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"We Are Now Paying For The Funeral Of Keynesian Theory"



August 13, 2010 – Comments (5)

Zerohedge with the find:

Eric Sprott: "We Are Now Paying For The Funeral Of Keynesian Theory"


Despite our firm’s history of investing primarily in equities, we’ve spent much of this past year writing about the government debt market. We’ve chosen to focus on government debt because we fear its impact on the equity markets as a whole. Government debt is an intrinsically important part of the financial landscape. It is the bellwether by which we measure risk, and we believe we have entered a new era where traditional "risk-free" assets are undergoing a tremendous shift in quality.

In studying the government debt market, we have inadvertently been led to question the economic theory that most fervently justified recent government spending programs: that of Keynesian economics. The so called "beautiful theory" of Keynesian economics is arguably the most influential economic theory of the 20th Century, shaping the way Western democracies approached the balance between free market capitalism and government initiatives. Like many beautiful theories, however, Keynesianism has ultimately succumbed to the ugly facts. We firmly believe the Keynesian miracle is dead. The stimulus programs are simply not producing their desired results, and the future debt costs associated with funding these programs may cause far greater strife in the future than the problems the stimulus was originally designed to address.

Keynesian economics was born with the publishing of John Maynard Keynes’ "The General Theory of Employment, Interest and Money" in February 1936. Keynesian theory advocates a mixed economy, predominantly driven by the private sector, but with significant intervention by government and the public sector. Keynes argued that private sector decisions often lead to inefficient macroeconomic outcomes, and advocated active public sector policy responses to stabilize output according to the business cycle. Keynesian economics served as the primary economic model from its birth to 1973. Although it did lose some influence following the stagflation of the 1970s, the advent of the global financial crisis in 2007 ignited a resurgence in Keynesian thought that resulted in the American Recovery and Reinvestment Act, TARP, TALF, Cash for Clunkers, Quantitative Easing, etc., all of which have been proven ineffective, ill-advised and whose benefits were surprisingly short-lived.

The economic historian, Niall Ferguson, recently described a 1981 paper by economist Thomas Sargent as the "epitaph for the Keynesian era".1 It may have been the epitaph in academic circles, but the politicians clearly never read it. Almost thirty years later, we now get to experience the fallout from the latest Keynesian stimulus binge, and the results are looking pretty dismal to say the least.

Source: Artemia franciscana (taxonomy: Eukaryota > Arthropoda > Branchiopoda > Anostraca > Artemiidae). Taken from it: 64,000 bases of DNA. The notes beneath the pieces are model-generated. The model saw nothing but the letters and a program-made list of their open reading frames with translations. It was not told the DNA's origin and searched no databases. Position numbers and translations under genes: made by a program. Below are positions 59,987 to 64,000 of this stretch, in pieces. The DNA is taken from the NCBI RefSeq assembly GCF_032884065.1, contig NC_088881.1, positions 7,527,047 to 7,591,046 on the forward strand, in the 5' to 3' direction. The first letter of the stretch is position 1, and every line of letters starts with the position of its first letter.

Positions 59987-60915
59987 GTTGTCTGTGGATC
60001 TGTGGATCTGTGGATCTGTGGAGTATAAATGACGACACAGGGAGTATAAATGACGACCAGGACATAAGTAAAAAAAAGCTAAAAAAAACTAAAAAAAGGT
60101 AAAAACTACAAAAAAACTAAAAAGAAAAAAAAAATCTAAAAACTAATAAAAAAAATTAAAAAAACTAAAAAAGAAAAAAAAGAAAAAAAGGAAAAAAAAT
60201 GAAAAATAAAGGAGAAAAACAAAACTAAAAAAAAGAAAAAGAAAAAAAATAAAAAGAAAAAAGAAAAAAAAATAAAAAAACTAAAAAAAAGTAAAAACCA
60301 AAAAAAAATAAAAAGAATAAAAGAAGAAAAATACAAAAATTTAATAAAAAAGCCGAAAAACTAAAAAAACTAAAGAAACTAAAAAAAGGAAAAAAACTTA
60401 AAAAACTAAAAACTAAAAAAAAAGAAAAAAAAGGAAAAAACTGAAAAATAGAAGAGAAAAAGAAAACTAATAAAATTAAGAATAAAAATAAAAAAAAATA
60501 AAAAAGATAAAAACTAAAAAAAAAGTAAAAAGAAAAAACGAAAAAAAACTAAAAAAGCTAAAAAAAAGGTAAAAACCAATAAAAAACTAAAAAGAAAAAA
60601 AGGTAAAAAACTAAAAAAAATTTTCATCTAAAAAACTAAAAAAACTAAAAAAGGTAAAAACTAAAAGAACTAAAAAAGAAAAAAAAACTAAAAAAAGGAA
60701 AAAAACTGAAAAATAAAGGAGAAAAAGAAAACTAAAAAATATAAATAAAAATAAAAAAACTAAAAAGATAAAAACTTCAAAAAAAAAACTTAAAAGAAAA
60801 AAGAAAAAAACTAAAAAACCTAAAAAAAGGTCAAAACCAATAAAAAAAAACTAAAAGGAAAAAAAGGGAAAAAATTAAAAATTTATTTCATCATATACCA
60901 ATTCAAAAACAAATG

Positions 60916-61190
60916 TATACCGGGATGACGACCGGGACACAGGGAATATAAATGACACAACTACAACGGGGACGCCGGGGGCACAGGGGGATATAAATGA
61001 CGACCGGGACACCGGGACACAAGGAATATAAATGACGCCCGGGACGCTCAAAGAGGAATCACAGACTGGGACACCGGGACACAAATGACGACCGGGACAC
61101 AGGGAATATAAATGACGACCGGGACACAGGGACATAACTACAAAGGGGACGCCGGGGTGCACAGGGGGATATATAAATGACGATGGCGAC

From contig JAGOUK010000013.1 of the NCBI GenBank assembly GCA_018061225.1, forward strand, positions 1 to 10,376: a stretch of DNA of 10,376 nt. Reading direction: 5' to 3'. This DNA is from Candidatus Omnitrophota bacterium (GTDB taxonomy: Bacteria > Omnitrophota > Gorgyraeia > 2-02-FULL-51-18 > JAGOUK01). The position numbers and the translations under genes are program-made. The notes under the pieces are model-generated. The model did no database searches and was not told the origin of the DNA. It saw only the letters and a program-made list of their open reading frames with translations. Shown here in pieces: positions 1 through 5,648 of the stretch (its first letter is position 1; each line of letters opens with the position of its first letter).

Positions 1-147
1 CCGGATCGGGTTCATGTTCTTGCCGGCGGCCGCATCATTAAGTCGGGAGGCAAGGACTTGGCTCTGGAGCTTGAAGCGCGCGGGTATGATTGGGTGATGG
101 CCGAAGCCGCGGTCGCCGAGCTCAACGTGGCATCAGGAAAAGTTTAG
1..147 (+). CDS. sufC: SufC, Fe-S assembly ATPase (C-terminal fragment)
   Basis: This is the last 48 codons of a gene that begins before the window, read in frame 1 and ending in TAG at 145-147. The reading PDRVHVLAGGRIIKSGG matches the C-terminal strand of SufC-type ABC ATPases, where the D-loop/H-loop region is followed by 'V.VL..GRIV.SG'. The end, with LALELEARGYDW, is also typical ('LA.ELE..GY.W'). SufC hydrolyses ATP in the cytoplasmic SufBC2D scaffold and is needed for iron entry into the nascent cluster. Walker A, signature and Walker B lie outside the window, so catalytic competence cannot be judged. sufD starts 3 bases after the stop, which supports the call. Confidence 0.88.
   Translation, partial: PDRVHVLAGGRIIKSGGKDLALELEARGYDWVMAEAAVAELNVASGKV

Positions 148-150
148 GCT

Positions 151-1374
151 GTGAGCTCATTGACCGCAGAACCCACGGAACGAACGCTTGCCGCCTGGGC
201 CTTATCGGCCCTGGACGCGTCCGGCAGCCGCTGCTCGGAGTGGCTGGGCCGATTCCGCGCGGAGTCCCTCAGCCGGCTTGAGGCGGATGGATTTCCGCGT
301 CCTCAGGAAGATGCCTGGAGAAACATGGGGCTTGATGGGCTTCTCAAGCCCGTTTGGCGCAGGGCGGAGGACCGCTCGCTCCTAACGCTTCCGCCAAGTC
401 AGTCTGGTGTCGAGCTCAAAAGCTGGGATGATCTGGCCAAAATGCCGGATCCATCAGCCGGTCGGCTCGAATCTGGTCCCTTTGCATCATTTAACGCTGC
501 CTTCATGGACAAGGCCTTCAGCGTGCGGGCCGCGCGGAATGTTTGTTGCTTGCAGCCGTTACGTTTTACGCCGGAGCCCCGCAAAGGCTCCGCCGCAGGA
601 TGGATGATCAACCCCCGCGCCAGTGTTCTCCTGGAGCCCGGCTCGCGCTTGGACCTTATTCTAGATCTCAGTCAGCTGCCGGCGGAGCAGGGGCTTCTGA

There are a number of studies we have come across that suggest stimulus is the wrong approach. The first is a 2005 Harvard study by Andrew Mountford and Harald Uhlig that discusses the effects of fiscal policy shocks on the underlying economy. Mountford and Uhlig explain that from the mid-1950’s to year 2000, the maximum economic impact of a two percent increase in government spending was an ensuing GDP growth of approximately three percent. A two percent spending increase inevitably requires an increase in taxes. Due to the nature of interest costs, however, the government would have to raise taxes by MORE than two percent in order to pay back the initial borrowing. According to their data, this increase in taxes would generally lead to a seven percent drop in GDP. As they state in their study: "This shows that when government spending is financed contemporaneously that the contractionary effects of the tax increases outweigh the expansionary effects of the increased expenditure after a very short time."2 Stated simply, ‘borrowing to stimulate’ has never worked as planned because the cost of paying back the borrowed funds surpassed the immediate benefits of the stimulus.

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5 Comments – Post Your Own

#1) On August 13, 2010 at 11:35 PM, BMFPitt (90.80) wrote:

Keynesian Theory assumes that you're running a surplus in the good times in order to pay for borrowing in the bad times.  Calling the actions of the past 3 years Keynsian is as absurd as calling the actions of the preceeding 5 the free market.

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#2) On August 13, 2010 at 11:49 PM, ChrisGraley (28.68) wrote:

Keysian Theory also assumes that politicians will be fiscally responsible enough to pursue austerity in the good times.

Feel free to look back however freakin long that you want for an example.

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#3) On August 14, 2010 at 12:06 AM, samual135 (< 20) wrote:

Stimulus is really a wrong approach


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#4) On August 14, 2010 at 8:10 AM, FreeMarkets (40.99) wrote:

BMFPitt: A theory, like Keynesian Economics, that does NOT take into account the actions of people/politicians, is not a very good theory.

This is why the gold standard worked.  Not because gold has any instrinsic value, but simply due to its limited nature.  Politicians couldn't make it and we all know how alchemists tried.

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#5) On August 16, 2010 at 2:01 AM, guiron (39.54) wrote:

It's clear that, just as economists shouldn't talk of the stock market like they know what they're talking about, the reverse is also true.

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